When it comes to spending money…I’d rather just not.
I’m one of those crazy people who enjoys making money more than spending it, finds tracking money and creating budgets to be one of my favorite hobbies, and would rather imagine owning something than actually getting it. But I’m trying to learn how to have a healthy balance when it comes to money and how I view it. Spending isn’t wrong, saving isn’t wrong. But having a healthy balance and the correct motivation is important.
Last month I did the math with how many meals I made and how much money I spent on groceries and discovered each meal I made cost approximately $1.66. I like to eat fairly healthy with variety and fresh vegetables, so this didn’t seem unreasonable, but I knew I could do better. (This doesn’t take into account the pantry staples I used, just the food I actively bought in January.)
I decided for February I’d challenge myself to spend just $1.00 per meal. My pantry was still fairly stocked with dried beans, rice, pasta, a few potatoes, onions, cans of food, and a bevy of snacks. My fridge though was nearly empty except for the condiments and salad dressings that plague the door of every refrigerator. There were a couple of meals worth of veggies, but not much.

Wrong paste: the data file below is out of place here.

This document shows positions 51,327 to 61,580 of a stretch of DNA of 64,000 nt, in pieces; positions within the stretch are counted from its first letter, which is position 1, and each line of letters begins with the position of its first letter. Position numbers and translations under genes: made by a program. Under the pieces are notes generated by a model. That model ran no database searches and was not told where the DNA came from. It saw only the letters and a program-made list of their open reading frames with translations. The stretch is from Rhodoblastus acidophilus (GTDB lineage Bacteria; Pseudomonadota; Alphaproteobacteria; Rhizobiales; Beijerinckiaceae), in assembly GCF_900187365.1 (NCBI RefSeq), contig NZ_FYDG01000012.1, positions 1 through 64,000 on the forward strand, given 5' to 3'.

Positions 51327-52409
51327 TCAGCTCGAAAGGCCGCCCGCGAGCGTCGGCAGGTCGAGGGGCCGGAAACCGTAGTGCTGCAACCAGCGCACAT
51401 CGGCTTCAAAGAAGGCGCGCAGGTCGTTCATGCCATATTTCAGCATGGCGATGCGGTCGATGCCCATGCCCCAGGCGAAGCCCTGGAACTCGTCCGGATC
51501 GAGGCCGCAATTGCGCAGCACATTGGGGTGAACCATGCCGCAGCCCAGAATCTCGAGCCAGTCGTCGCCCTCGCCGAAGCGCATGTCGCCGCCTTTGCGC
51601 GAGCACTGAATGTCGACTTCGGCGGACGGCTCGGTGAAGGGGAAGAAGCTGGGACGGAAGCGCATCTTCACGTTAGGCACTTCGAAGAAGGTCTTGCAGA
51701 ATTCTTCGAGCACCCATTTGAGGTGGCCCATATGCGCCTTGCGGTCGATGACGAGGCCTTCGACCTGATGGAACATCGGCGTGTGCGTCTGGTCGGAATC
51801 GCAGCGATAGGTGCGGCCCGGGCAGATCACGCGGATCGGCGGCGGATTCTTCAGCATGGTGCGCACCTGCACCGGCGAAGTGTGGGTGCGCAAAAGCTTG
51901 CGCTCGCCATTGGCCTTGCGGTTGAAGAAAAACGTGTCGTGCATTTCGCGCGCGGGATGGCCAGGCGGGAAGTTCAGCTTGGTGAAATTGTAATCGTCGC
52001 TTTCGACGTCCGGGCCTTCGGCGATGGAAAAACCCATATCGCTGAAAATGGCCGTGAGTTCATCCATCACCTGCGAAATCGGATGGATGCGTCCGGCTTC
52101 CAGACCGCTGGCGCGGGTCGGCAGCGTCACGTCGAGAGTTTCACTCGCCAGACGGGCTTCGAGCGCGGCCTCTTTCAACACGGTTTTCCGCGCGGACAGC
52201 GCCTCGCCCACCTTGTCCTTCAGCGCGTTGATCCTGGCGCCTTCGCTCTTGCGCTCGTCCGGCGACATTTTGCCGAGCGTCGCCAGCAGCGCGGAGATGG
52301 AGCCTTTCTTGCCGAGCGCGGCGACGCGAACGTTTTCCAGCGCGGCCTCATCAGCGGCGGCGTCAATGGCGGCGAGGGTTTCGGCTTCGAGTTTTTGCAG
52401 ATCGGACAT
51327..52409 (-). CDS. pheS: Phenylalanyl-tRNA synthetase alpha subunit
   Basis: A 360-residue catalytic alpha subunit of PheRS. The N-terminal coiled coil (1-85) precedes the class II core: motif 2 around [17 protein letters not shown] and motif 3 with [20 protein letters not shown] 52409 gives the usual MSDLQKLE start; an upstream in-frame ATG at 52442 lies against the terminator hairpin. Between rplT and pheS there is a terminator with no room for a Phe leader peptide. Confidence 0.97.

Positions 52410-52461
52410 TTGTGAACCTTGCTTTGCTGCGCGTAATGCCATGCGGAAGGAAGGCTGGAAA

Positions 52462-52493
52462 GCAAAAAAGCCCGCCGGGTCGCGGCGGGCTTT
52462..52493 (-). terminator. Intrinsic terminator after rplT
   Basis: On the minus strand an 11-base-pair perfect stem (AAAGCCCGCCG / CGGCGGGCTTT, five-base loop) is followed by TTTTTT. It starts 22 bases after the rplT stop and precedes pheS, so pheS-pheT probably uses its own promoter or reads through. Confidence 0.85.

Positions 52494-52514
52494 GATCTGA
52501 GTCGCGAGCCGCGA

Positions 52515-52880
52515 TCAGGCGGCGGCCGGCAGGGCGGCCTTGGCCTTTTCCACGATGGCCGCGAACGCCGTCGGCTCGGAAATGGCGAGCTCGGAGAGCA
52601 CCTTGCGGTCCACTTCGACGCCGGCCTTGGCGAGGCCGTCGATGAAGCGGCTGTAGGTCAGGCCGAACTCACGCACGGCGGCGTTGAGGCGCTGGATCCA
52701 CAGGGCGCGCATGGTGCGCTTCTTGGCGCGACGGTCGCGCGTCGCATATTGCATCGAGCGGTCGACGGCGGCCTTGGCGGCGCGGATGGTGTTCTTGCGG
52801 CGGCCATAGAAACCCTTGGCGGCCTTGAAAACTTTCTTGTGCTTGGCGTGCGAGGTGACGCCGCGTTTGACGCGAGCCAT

The first week of February I was visiting family so that doesn’t count and leaves me with about sixty meals – and sixty dollars – for the rest of the month.
Some of the items I plan on buying are:
-Eggs (an inexpensive way to get protein)
-Baby carrots (a healthy, delicious snack)
-Purple cabbage (such a vibrant color)
-Lettuce (raw veggies for the win)
-Frozen mixed veggies (for soups, stirfries, etc…)
When it comes to eating inexpensively, it’s harder to do while living on my own. Growing up in a big family we always bought in bulk and went for the big bags of everything. Nowadays, when I buy a big bag of fruit or veggies it’s a race to see if I can finish it before it goes bad. And most of the time I lose.
But there are other ways to save money. Like buying discounted produce. And making soups. And eating things that are in season. Today I was planning on going to the grocery store, but then we got a snow storm so I stayed home and made soft pretzels instead. (Which cost about $1.95 for a dozen of them, rather than buying a single one for double that price.)
Join me this month as I shop and cook on a budget, and maybe we can learn some things together.